A Mother and Her Daughter, Both Widowed Too Young

Having told the stories of my four-times great-uncle Meyer Goldschmidt’s two oldest children, Ella and Sarah, I now turn to his oldest son and third child, Jacob Meier Goldschmidt. Jacob was born on October 26, 1824, in Grebenstein, Germany. We saw that Jacob married Jettchen Cahn on July 6, 1853.

Jacob and Jettchen had five children.

Helene Goldschmidt was born on April 4, 1854, in Frankfurt.

Helene Goldschmidt birth record, Hessisches Hauptstaatsarchiv; Wiesbaden, Deutschland; Bestand: 903; Signatur: 903_8804, Year Range: 1854, Ancestry.com. Hesse, Germany, Births, 1851-1901

Regina Goldschmidt was born July 31, 1855, in Frankfurt.

Regina Goldschmidt birth record, Hessisches Hauptstaatsarchiv; Wiesbaden, Deutschland; Bestand: 903; Signatur: 903_8806, Year Range: 1855, Ancestry.com. Hesse, Germany, Births, 1851-1901

Julius Goldschmidt was born on March 20, 1858, in Frankfurt.

Julius Goldschmidt birth record, Hessisches Hauptstaatsarchiv; Wiesbaden, Deutschland; Bestand: 903; Signatur: 903_8812, Year Range: 1858, Ancestry.com. Hesse, Germany, Births, 1851-1901

Mayer Goldschmidt (obviously named for his grandfather and later known as Marcel) was born on July 12, 1860, in Frankfurt.

Mayer Goldschmidt birth record, Hessisches Hauptstaatsarchiv; Wiesbaden, Deutschland; Bestand: 903; Signatur: 903_8816, Year  Range: 1860, Ancestry.com. Hesse, Germany, Births, 1851-1901

And finally, Helmina Goldschmidt was born in Frankfurt on October 23, 1863.

Helmina Goldschmidt birth record, Certificate Number: 1368, Hessisches Hauptstaatsarchiv; Wiesbaden, Deutschland; Bestand: 903; Signatur: 903_8824, Ancestry.com. Hesse, Germany, Births, 1851-1901

But Jacob Meier Goldschmidt did not live to see those five children grow up. He died January 20, 1864, when he was only 39 and his children were all younger than ten years old. Little Helmina was only three months old and never knew her father.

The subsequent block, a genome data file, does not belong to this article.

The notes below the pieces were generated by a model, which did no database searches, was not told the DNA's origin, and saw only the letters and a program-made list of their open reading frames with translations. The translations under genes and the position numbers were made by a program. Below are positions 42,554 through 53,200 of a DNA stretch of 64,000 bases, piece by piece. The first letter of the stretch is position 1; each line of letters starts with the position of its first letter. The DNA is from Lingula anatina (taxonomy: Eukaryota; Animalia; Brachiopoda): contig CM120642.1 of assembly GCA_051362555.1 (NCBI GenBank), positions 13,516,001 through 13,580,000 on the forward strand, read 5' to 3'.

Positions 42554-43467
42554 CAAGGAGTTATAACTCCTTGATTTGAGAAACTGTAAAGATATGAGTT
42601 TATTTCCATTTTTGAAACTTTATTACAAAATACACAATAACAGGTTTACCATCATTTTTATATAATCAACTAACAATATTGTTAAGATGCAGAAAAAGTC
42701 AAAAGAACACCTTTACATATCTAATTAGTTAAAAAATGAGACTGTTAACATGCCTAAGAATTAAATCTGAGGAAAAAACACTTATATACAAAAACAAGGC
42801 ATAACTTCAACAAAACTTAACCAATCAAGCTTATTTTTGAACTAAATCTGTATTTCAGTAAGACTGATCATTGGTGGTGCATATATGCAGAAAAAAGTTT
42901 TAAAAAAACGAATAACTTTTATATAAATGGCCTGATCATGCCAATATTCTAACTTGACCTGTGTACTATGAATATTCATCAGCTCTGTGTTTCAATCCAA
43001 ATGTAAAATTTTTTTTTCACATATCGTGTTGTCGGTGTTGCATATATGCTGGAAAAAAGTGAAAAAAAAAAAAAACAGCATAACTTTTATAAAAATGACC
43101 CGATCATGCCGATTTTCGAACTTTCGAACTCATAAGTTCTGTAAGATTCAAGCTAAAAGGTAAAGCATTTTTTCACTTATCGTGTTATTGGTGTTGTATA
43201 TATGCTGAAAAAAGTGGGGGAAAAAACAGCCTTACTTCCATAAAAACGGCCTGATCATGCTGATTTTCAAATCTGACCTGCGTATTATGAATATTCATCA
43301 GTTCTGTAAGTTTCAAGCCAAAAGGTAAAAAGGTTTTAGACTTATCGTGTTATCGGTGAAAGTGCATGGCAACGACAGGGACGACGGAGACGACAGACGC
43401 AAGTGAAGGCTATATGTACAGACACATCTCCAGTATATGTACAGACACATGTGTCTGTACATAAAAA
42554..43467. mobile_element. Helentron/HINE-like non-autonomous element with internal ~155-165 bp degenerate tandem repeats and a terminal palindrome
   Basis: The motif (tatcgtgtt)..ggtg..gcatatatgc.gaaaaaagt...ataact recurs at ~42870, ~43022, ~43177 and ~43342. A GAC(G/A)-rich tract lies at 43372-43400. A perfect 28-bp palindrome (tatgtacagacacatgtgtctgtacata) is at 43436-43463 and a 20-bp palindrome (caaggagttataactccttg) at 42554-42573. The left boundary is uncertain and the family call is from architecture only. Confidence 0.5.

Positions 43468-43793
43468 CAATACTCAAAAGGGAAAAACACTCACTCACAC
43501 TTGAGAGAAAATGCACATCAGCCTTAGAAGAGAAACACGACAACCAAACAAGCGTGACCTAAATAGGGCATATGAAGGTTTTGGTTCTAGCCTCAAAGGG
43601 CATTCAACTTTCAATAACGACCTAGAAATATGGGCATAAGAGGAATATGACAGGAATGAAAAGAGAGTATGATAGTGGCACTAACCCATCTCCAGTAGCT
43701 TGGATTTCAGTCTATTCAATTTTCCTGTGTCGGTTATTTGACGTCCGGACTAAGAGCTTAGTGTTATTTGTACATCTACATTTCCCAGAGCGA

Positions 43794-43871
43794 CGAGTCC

Jacob Meier Goldschmidt, death record, Personenstandsregister Sterberegister; Bestand: 903; Signatur: 10258, Year Range: 1864, Ancestry.com. Hesse, Germany, Deaths, 1851-1958

Losing their father at such a young age must have been traumatic for the family. Fortunately, Jacob’s family continued to grow and become his legacy—his five children, twenty-two grandchildren, and numerous great-grandchildren, as we will see.

The rest of this post and the set that follow will focus on his oldest child, Helene Goldschmidt Fuld, and her family.

Helene married Salomon Fuld on January 23, 1874, in Frankfurt.

Helene Goldschmidt I marriage to Salomon Fuld, Hessisches Hauptstaatsarchiv; Wiesbaden, Deutschland, Year Range: 1874, Ancestry.com. Hesse, Germany, Marriages, 1849-1930

Salomon was also a Frankfurt native, born there on February 5, 1836, making him nineteen years older than Helene. He was the son of Herz Salomon Fuld and Caroline Schuster and the older brother of Clementine Fuld, wife of Selig Goldschmidt, who was Helene’s uncle, her father Jacob’s brother.

Helene and Salomon had four children, Clementine, Minna, Harry and Hedwig.

Clementine Fuld was born December 3, 1874, in Frankfurt. At first I thought she’d been named for Salomon’s sister, but his sister Clementine was still alive when her niece was born. If the baby was named for her living aunt, that would have been unusual, given Jewish naming patterns. She could have been named for the same deceased relative for whom Clementine I was named.  But it seemed to happen a few times in this branch of the family that children were given the names of living relatives. I will refer to Helene and Salomon’s daughter as Clementine Fuld II.

Clementine Fuld II birth record, Hessisches Hauptstaatsarchiv; Wiesbaden, Deutschland; Bestand: 903; Signatur: 903_8859, Year Range: 1874, Ancestry.com. Hesse, Germany, Births, 1851-1901

Helene and Salomon’s second daughter Minna Fuld was born on December 13, 1875, in Frankfurt.

Minna Fuld birth record, Hessisches Hauptstaatsarchiv; Wiesbaden, Deutschland; Bestand: 903; Signatur: 903_8867, Year Range: 1875, Ancestry.com. Hesse, Germany, Births, 1851-1901

Harry Fuld was born on February 3, 1879, in Frankfurt.

Harry Fuld birth record, Hessisches Hauptstaatsarchiv; Wiesbaden, Deutschland; Bestand: 903; Signatur: 903_8927, Year Range: 1879, Ancestry.com. Hesse, Germany, Births, 1851-1901